I've been on the Crumbliss site and they don't seem to have an archive of material on old machines and I was hoping someone out there had a model 1836 that could post some pictures of the pages of the manual for one of these. I'd mistakenly thought the instructions were stuffed up inside it when my old buddy gave this to me, but it wasn't what it appeared to be.
Trying to figure it out I can tell a good one from a bad one, but don't know if its being done correctly or not. This guage says amps, but I'm thinking without it running, it's reading the applied voltage from the 12v battery being used to test the alternator. When you run the machine with the voltage applied, the 110v motor pulls down dramatically and this needle goes up a few notches on the scale. I'm just assuming it's additional drag placed on the motor by the alternator now putting out amperage into the battery. But I don't know. I know there is no change when testing a known bad one and there is when testing a known good one. This is the higher reading while under load. The lit lamp signifies the dash light when you turn on the key and the alternator isn't yet producing output...the light goes out as soon as it sees output.
Taking the bad one apart and testing all three windings across all combinations of all three in the stator, they have the same ohm reading, meaning they are not shorted or open and reading each individual to ground reads nothing, meaning they are not grounded. So the stator is good.
Pulling the diode trio, shows no continuity on any of the three back to the long side. A diode will allow electron flow in only one direction, so to be good, you should test from the long one to each of the three diodes and with the leads one way, you should read a high resistance and then you reverse the leads and you should read a low resistance...No reading at all means an open diode. Guess what !!! This one reads bad. That's good.
Checking the rotor across the parts that come in contact with the brushes, you read a few ohms resistance on a good one. My meter looks wanky here but it really read 2.8 ohms numerous times. Then checking each to ground show the windings good if there is no continuity.
To check the rectifier, test between the heat sink grounded body and each of the three terminals that the stator windings hook to. Then reverse the leads and perform the test again...if the readings are the same, the rectifier is bad. Then you have to do the same test between ground and the other two winding ends. Of course this is after you have proved the stator windings are good to begin with. A good rectifier bridge will give you readings similar to a good diode trio, one higher and one lower reading on all the combinations of the three.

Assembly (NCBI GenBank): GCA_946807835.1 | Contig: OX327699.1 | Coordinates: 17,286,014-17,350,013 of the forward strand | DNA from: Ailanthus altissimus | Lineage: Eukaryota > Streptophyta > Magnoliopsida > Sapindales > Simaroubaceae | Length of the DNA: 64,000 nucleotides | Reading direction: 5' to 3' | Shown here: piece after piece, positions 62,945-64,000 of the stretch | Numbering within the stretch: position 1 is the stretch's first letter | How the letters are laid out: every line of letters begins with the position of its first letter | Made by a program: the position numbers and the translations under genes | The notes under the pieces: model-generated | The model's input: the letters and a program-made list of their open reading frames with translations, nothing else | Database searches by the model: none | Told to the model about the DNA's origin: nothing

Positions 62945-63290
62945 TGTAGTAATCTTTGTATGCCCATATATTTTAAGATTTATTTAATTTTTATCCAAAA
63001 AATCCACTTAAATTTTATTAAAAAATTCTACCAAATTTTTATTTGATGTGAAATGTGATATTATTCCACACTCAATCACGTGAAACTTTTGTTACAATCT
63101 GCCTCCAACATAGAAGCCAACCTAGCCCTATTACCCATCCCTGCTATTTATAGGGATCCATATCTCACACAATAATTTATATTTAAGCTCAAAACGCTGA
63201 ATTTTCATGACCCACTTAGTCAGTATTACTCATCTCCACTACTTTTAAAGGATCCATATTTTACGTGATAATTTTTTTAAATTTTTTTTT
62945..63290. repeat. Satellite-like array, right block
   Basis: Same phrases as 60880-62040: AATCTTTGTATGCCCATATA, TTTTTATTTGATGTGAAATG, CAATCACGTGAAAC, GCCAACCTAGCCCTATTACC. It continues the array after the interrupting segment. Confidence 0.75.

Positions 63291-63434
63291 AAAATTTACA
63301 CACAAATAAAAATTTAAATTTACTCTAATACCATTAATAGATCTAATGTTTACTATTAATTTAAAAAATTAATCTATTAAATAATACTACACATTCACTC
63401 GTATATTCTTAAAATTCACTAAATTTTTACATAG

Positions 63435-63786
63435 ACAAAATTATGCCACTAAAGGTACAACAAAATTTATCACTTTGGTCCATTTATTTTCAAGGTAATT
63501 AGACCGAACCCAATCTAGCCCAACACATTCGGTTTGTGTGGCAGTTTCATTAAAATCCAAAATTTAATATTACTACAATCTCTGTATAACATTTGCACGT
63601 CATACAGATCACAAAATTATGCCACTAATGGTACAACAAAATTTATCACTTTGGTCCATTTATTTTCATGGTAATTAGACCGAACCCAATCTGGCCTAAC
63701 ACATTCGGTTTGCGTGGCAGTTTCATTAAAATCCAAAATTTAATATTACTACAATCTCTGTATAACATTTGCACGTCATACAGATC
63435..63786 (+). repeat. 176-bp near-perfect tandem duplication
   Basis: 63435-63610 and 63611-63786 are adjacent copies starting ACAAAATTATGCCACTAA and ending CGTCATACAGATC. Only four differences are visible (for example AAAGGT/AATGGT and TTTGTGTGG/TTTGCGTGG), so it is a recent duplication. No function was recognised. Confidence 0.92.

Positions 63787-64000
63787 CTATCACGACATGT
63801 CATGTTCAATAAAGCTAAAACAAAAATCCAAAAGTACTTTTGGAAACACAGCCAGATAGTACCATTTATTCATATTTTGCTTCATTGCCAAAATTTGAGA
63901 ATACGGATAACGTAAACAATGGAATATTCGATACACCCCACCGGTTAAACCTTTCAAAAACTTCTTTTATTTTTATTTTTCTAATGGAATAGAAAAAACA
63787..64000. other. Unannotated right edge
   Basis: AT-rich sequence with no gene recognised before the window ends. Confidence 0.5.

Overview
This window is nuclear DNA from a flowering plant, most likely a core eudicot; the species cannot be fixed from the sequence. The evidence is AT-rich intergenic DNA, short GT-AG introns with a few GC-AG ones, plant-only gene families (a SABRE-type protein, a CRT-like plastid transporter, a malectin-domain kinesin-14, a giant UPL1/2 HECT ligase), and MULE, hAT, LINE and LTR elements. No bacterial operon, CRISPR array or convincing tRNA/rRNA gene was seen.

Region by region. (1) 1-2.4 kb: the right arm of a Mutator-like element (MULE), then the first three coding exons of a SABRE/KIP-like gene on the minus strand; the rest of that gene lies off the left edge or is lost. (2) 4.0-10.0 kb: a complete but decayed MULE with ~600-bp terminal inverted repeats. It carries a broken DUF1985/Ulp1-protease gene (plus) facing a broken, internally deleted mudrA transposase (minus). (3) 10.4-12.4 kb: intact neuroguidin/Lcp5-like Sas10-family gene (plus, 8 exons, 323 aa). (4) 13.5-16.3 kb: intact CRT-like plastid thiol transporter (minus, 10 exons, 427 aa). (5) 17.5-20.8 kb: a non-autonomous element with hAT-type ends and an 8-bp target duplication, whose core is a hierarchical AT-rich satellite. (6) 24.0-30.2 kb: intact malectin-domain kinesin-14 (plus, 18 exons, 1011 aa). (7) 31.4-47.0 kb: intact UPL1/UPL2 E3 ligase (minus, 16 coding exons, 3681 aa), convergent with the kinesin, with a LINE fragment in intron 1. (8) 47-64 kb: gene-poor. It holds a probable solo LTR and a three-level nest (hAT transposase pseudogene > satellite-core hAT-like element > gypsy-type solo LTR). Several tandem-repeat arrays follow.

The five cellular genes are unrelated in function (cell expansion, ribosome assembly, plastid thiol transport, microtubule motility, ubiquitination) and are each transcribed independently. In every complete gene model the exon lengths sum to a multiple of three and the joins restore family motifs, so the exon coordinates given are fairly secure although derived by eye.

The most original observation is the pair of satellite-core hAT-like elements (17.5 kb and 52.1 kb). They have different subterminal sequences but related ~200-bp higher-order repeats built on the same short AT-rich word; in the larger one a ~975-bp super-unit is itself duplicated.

See the brushes jumped out of the brush holders when the rotor (field) windings are removed??? Well, there is a convenient little hole in the back of the alternator that you can stick a little wire in to hold the little buggers in place during re-assembly. Try as I might, I couldn't hold the test probes correctly with one hand and take a picture with the other so hopefully you could figure out what I was trying to describe.
There !!! The brushes are back in place, the wire is visible, just slide it down pretty close to the inside brush holder as you slide the rotor back into the bearing. This one will be totally disassembled and if the parts can be found reasonably, it will be thoroughly cleaned and new bearings installed with the new diode trio and low rpm exiter... keeping my fingers crossed here.
When done, pull out the little brush retaining wire to allow the brushes to come back in contact with the rotor and should be good to go. Make sure you don't rotate the shaft until the wire retainer is removed, because you may damage the carbon brushes...don't ask how I know, but accidents do happen. So now if I REALLY know what I was doing, I'd be happy...but it's like anything, if it's already broke you usually can't hurt it by taking it apart can you?
I am really hoping someone can lead me in the right direction on the Crumbliss model 1836 information though, it would make my life a lot easier.....
A disclaimer here, please don't take all this to the bank as 100% good info as I just duplicated tests shown me by my old timer buddy that gave me the machine. In other words, I may not have listened too good and may have gotten something wrong. But is sure sounded good, didn't it ??